The 457 visa program was designed to help business fill critical positions when people with appropriate skills couldn’t be found in Australia’s limited labor pool. In more recent years, the number one 457 visa occupation has been “cook.” That’s not even “chef” or “restaurant manager,” which are both further down in the top 20. It means a cook, usually at a small family restaurant or cafe.
Addressing abuses in the 457 program, which was widely considered a backdoor to permanent residence and ultimate citizenship, the new TSS program is designed to make it much harder for people to stay in Australia. The government has also attempted to tighten up English language requirements for existing permanent residents who want to become citizens. Though it has faced major opposition in the Australian Senate, the Turnbull government plans to push forward with a watered down version of its proposals to limit immigration.
(Full disclosure: I am myself a permanent migrant to Australia who initially arrived on a 457 visa as a university lecturer, though I have no plans to apply for Australian citizenship.)
Always room for more?
Luxembourg and Switzerland may have more immigrants than Australia, but most of their immigrants come from neighboring European countries like Germany and France. Their immigrants share a culture and usually a language with the host population. As recently as 2010, the same was true for Australia, where the United Kingdom was the leading source of immigrants. But in recent years the picture has changed dramatically.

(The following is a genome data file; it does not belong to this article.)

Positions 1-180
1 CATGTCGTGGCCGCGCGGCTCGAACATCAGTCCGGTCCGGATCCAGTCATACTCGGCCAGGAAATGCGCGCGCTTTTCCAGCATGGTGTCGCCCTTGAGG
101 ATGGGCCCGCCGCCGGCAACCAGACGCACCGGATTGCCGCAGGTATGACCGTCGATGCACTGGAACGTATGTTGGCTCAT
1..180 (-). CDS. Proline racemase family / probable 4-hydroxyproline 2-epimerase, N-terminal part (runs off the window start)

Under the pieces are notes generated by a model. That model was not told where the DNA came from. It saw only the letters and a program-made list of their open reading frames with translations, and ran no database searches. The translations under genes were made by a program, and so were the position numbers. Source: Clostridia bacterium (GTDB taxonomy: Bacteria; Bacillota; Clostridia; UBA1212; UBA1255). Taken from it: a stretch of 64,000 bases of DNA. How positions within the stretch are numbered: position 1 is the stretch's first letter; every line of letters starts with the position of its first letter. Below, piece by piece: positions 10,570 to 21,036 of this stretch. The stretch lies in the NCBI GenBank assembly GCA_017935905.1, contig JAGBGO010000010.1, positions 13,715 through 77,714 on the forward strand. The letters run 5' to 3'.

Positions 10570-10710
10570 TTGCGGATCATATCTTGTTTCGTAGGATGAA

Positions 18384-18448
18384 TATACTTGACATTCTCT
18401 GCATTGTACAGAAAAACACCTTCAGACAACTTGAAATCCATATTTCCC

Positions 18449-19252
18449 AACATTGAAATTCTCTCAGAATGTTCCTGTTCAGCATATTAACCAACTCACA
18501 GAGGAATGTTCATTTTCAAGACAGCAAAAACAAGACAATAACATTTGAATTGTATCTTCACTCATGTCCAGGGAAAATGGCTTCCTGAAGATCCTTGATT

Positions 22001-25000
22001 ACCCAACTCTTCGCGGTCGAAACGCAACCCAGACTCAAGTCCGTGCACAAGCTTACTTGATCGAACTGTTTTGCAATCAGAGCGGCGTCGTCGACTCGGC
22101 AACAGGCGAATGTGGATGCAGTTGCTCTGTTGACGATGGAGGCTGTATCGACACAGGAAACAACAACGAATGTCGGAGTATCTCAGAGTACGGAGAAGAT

Since 2011, first China and then India became the leading sources of permanent migration into Australia.
This shift has coincided with a huge run-up in home prices in Australia’s state capitals, with Sydney and Melbourne in the lead. Over the last six years the median home price in Sydney has nearly doubled to breach the psychologically-important mark of $1 million Australian dollars (about $770,000 USD). Rapidly rising prices have inevitably led to concerns about existing residents being priced out of the market.
Skyrocketing home prices can combine with visible, culturally distinct immigrant populations to produce a recipe for conflict. Anti-immigrant sentiment in Australia is nowhere near the levels seen in Europe, but anti-immigration rhetoric is rising. Hate crimes against immigrants are rare in Australia, which is a country where most people bend over backwards to make immigrants feel welcome. But even Australia’s famously cheerful welcome may be about to come to an end.
With more than 118,000 permanent residents already in line for Australian citizenship, it’s not clear how many more Australia wants. Opposition to immigration has become a kind of political taboo in some quarters, but Australia could cut immigration by half and still be one of the world’s leading immigrant countries.
Lower immigration would certainly hit economic growth in Australia, but that seems to be a risk most people are willing to take. The Australian growth miracle may end not in a burst bubble of capital rushing to get out but in a long line of people waiting to get in.